So how am I going to be more sure?

  1. I’m going to be really ok with doubt.
  2. I’m going to work my way through my doubt by writing about it.
  3. I’m going to let doubt be the real part of my life that it is.
  4. I am going to doubt more (as if I had a choice?)

Notes From the Wasteland No. 6 ‘I sometimes wonder just what it is.’

I sometimes wonder just what it is.

What it is to stop and think. To evaluate. Measure. Weigh. Decide.

How do we do these things? Why do we do these things? Is there any value? What is the point? I suppose there are no answers to these questions. We do these things because they are the things we do. We have always done. We will always do.

And if this is the case, and I believe it is, then the answer to these questions, in part or whole, is that we do these things because we don’t notice we are doing them. They just happen anyway.

But, if this is the case, and I believe that it is, or, at least, might be, then the act of wondering is actually just us noticing something about ourselves; taking the time, we could say, to halt the time of our living for long enough to catch a glimpse of the automaticness of our existence.

Like pausing the moving image?

Or pointing our phone at something alive and stilling it with our lens?

These are early thoughts for early days.

Notes from the Wasteland No. 5 ‘I am a Doctor of Philosophy.’

I am a Doctor of Philosophy.

With letters before and after my name. And if you look carefully in the dustier parts of the internet you’ll find my doctorate published by an international university press.

It was a massive effort to complete. I lost (almost) everything in the process. My relationship. Friends. Possessions. Addresses.

My mental health suffered. There were times when I couldn’t imagine carrying on with it. It was all too much all of the time. Unrelenting in its need to be attended to. Like some curious tumour that demanded everything I had and much more.

Much more.

One more idea. Just one more. Another word. Another sentence.

One more.

More words. Another chapter. And another.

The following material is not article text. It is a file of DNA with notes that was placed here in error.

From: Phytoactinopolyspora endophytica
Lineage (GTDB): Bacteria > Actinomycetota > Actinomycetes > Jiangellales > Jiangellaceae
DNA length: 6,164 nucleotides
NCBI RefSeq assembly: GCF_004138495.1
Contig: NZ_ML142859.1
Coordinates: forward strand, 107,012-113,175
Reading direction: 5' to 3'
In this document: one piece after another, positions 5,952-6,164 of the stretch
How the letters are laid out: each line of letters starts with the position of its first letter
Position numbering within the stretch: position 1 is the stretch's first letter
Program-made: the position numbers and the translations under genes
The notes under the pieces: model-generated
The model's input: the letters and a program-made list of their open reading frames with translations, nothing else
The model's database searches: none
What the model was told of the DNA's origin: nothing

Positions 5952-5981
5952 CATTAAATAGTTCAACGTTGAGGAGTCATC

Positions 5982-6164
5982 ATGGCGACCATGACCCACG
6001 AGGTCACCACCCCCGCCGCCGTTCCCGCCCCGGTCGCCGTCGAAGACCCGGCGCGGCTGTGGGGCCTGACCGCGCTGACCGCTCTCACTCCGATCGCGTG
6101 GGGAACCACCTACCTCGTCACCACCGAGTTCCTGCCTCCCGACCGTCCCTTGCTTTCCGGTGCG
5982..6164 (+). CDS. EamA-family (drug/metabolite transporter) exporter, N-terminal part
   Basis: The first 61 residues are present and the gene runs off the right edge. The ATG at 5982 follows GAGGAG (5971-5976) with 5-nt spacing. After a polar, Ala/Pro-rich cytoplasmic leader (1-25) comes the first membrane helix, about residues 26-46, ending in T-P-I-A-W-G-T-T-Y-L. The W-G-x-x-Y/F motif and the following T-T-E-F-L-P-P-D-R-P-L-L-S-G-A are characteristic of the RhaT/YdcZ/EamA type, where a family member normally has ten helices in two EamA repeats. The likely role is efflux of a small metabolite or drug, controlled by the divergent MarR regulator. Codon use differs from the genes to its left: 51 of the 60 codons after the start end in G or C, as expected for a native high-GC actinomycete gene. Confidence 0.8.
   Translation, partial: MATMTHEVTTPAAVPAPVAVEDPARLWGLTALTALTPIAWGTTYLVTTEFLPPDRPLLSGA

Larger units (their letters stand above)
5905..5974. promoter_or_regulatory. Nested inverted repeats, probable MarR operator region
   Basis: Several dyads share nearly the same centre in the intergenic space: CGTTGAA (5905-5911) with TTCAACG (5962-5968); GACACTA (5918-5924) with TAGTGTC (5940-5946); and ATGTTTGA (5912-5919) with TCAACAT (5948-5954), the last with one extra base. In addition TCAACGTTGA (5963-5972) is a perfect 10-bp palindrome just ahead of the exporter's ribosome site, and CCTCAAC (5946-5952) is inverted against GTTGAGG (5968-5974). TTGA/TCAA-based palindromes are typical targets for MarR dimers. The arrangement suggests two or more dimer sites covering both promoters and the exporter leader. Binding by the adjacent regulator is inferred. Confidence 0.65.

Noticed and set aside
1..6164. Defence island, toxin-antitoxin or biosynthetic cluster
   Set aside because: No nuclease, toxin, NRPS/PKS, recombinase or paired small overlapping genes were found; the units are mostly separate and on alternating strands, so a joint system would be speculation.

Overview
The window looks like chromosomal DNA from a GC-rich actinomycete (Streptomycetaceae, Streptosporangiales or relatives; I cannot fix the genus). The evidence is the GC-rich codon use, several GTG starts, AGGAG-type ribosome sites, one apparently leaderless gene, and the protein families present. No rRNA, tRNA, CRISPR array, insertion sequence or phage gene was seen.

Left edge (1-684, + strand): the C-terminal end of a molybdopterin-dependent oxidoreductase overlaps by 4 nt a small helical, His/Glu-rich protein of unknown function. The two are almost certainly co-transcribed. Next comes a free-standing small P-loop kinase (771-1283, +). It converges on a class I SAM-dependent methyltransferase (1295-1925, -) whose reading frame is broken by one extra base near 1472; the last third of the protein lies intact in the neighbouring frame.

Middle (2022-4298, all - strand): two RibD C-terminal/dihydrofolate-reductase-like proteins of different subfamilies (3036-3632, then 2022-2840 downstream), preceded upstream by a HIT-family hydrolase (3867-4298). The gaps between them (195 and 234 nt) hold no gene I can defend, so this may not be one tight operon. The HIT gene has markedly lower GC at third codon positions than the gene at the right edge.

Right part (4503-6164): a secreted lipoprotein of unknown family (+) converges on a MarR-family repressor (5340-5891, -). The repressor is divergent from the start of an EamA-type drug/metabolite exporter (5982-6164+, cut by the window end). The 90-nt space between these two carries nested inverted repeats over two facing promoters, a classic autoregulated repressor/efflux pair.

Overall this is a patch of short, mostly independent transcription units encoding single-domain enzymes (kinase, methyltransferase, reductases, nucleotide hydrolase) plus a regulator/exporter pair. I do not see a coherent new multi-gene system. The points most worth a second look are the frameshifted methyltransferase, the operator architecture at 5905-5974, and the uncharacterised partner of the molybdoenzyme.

And. And. And.

More. Just more.

But I endured. Battled. Wrestled. Fought. Endured.

And completed. Because completing is everything. There is nothing else. The whole thing is just too much to not succeed. There is nothing else other than completion. I saw too many other people around me stretch out their lives by extending their registration. Going from full-time to part-time. Three years to five, seven, eleven, forever. Just adding more time to their lives. More. Endless. And then discover that there is no end. No completion. Planets have stopped rotating on their axes for less.

The process was like digging a hole as deep as you can possibly dig, toiling each day to shift tiny amounts of soil, pushing them to one side, tamping them down, making sure that too much soil doesn’t fall back into the hole. But the digging was everything. Everything.

Picture the hole I dug over three years. It was roughly ninety-six thousands words deep, not counting footnotes. But the hole’s dimensions can be measured in many ways. Not just word count.

Hours, obviously. The time it took to type each word, each sentence, each and every paragraph. To edit and rearrange, delete and rewrite.

I wrote in a tiny cubby hole overlooking a vast reading room in the university library. Perched high above the room like a furrowed gargoyle. Watching people come and go as I remained. Returning each day to dig a bit deeper. To change a word. Delete a sentence. Correct a spelling, for the millionth time.

I am proud of the effort. It took everything I had but I’m proud of myself. More importantly, the effort rewarded me with a career where my doctorate has been valuable.

But I can’t stop thinking about the hole I dug.

You can’t dig a hole that deep and not wonder how else you might measure its depth.

That’s what I’m doing right now.